18 November, 2017

Brininstool, Don

Service: ArmyUnit: 101st Airborne Division

Written by Larry Martin:
“Don was born in 1921. Don was a personal friend of mine for about two years before he passed away in his sleep in 2008 in Florida. Don was a strapping man in his youth, the Army did not pick little men very often as Paratroopers which is what Don did during the war. He had a friend he was close to since childhood whom I am still acquainted with and this friend tells me Don would protect him from bullies when they were young. ¬†According to him, Don would give them an “attitude adjustment” if they picked on him. Don, his friend, and myself would play golf together.Don had been shot in the foot during Normandy. I asked him once if it still hurt him in 2008 and all he did was laugh and say that it let him know that he had been shot in 1944. He was just a fine man to be around for the two years that I knew him and I counted it an honor to know Don Brinninstool.

Don enlisted in the Army in July of 1942, and went directly into the 101st Airborne. His training was at Tacooa Georgia for jump school to get his jump wings that he was very proud of until his dying day, and with good reason. From there he got transferred to England for more training to jump into battle on D-Day in Normandy. He was in the 506th Parachute Infantry Regiment, Co. A. and parachuted into Normandy about 3:00 am on June 6th 1944. Just imagine what it must have looked like jumping into thousands of rounds of artillery as well as small arms fire, he and his fellow Paratroopers of the 101st as well as the 82nd Airborne jumped in among and behind the Germans at night many were dropped in the wrong areas so just getting together with the men that you had trained with was nearly impossible. The Paratroopers were supposed to stay about three days they stayed in Normandy about five weeks. Don was shot several weeks later after nearly continuous fighting. When Don had mended enough to be released from the Hospital, the Army was going to make him an MP, but he told them that the Germans had shot him and he wanted to get back into combat to help get this thing over so they could all go home.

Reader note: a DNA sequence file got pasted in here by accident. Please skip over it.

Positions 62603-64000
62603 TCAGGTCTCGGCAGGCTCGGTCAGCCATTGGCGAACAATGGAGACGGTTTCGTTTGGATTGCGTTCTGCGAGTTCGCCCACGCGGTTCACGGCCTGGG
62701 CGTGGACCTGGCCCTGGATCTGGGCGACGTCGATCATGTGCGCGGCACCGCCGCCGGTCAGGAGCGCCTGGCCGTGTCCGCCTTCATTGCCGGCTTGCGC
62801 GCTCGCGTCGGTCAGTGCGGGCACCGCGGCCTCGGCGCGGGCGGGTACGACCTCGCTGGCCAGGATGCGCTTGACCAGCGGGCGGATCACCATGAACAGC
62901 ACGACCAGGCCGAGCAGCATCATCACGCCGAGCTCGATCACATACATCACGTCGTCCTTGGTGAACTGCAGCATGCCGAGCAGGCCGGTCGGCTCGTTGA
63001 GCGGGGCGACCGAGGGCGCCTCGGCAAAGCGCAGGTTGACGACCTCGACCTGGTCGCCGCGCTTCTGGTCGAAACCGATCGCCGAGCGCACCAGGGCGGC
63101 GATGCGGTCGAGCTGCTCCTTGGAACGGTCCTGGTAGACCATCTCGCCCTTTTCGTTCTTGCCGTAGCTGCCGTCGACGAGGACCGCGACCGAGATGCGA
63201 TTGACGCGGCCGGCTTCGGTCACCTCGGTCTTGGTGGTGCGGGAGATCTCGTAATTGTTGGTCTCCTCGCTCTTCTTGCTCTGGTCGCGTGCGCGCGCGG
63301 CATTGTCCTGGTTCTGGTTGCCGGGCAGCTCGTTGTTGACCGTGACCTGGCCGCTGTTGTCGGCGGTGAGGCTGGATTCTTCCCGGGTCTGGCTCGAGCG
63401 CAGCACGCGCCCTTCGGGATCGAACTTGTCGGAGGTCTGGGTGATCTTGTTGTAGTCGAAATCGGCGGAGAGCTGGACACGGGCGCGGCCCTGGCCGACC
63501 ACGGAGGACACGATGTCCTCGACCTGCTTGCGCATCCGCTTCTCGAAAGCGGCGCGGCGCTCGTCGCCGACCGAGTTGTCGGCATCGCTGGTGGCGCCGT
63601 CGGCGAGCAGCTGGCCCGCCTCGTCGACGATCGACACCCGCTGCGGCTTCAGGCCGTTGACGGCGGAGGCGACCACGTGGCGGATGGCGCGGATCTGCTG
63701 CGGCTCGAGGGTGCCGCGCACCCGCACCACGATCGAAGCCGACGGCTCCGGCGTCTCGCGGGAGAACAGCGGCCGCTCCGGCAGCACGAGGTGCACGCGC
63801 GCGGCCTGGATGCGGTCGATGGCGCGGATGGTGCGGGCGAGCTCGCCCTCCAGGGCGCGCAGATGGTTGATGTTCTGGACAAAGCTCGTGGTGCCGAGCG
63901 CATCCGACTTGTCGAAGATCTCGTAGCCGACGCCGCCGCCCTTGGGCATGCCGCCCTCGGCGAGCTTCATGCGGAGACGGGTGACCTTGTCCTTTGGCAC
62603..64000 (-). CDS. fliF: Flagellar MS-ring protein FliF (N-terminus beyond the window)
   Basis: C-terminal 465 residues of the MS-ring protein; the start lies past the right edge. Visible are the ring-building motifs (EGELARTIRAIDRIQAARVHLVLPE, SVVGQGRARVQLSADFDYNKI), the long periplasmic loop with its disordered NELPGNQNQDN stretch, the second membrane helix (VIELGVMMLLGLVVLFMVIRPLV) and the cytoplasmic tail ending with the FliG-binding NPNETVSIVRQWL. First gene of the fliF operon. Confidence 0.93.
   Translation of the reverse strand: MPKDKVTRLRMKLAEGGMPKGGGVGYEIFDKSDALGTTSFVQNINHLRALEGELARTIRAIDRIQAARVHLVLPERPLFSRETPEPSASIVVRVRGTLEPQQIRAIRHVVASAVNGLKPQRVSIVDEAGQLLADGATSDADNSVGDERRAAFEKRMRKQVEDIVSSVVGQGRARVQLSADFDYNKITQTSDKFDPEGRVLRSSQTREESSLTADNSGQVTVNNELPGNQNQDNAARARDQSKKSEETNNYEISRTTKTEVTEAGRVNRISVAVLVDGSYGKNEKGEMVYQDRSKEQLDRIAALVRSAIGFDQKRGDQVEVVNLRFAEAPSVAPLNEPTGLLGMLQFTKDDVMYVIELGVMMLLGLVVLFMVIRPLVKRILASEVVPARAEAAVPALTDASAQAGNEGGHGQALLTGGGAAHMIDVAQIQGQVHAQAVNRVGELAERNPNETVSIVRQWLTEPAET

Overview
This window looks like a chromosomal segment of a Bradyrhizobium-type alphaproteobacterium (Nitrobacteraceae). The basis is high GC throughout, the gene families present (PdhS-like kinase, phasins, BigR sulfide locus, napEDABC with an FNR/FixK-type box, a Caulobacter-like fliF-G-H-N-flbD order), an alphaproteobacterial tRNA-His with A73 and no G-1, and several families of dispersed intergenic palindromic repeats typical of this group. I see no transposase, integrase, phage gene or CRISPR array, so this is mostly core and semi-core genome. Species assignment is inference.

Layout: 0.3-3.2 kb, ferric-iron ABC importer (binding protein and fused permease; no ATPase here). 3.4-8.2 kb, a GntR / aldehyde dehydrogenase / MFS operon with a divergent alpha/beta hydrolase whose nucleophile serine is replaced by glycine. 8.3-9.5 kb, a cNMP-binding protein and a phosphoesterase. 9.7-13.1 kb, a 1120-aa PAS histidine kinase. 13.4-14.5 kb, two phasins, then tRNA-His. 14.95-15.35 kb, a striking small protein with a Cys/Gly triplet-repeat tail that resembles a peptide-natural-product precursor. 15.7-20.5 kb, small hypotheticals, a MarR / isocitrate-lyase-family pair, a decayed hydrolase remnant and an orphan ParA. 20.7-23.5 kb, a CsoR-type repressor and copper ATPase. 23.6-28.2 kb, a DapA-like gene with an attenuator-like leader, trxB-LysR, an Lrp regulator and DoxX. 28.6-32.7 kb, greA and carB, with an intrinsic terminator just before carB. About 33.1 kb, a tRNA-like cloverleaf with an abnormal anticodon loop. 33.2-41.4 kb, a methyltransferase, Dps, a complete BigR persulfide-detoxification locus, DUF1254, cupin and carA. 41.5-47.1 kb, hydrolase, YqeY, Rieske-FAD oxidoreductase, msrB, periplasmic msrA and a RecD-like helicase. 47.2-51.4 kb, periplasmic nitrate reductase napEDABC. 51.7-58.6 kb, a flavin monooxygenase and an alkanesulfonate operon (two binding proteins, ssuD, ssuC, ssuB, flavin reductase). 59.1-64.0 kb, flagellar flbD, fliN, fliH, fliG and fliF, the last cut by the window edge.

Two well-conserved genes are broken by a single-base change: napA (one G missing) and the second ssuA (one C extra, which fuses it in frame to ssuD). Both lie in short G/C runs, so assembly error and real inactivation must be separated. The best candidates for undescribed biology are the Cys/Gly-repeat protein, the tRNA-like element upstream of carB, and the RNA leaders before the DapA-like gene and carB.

Don made the next jump into Holland on Sept. 17th 1944 in a battle called Market Garden. The fighting was horrible. If you want to see what it was like to be a paratrooper, there is a good book by a man that I have met about a half a dozen times who was in the 101st Airborne. He was Gen. Maxwell Taylor’s radio operator for Normandy and Holland. The man’s name is George Koskimaki and the book is called Hell’s Highway. I have read it twice in the last 10 years and it is very good. If anyone is interested in WW ll books I have probably read hundreds of them in the last 50 yrs. if you want recommendations email me larry@lmww2.com. Many of the interviews that I have are of men that have told me of books that really tell of their stories.

The 101st was then sent into Bastogne, right into the middle of the Battle of the Bulge. They were not supposed to be in the front lines,they had only standard clothing with no really warm weather clothes. Europe was in one of the coldest winters in many years. Don literally froze. One of the members of the 101st that I personally know started receiving 100% disability for the frost bite and troubles he had with his legs since 1944 in 2006. At Bastogne the 101st was completely surrounded by German soldiers. Don joked that you could shoot in all directions and be shooting at the enemy.

Don was a pleasure to be around. He invited me to attend a group of Veterans called the Lunch Bunch. I met about a half a dozen 101st men at the luncheon, I guess that Don was and is still my favorite, maybe it is just that I knew him better but, he was just a helluva man at 87, I can only imagine what he must have been like in 1944. ”


Don’s message to Larry from the back of the photo shown above

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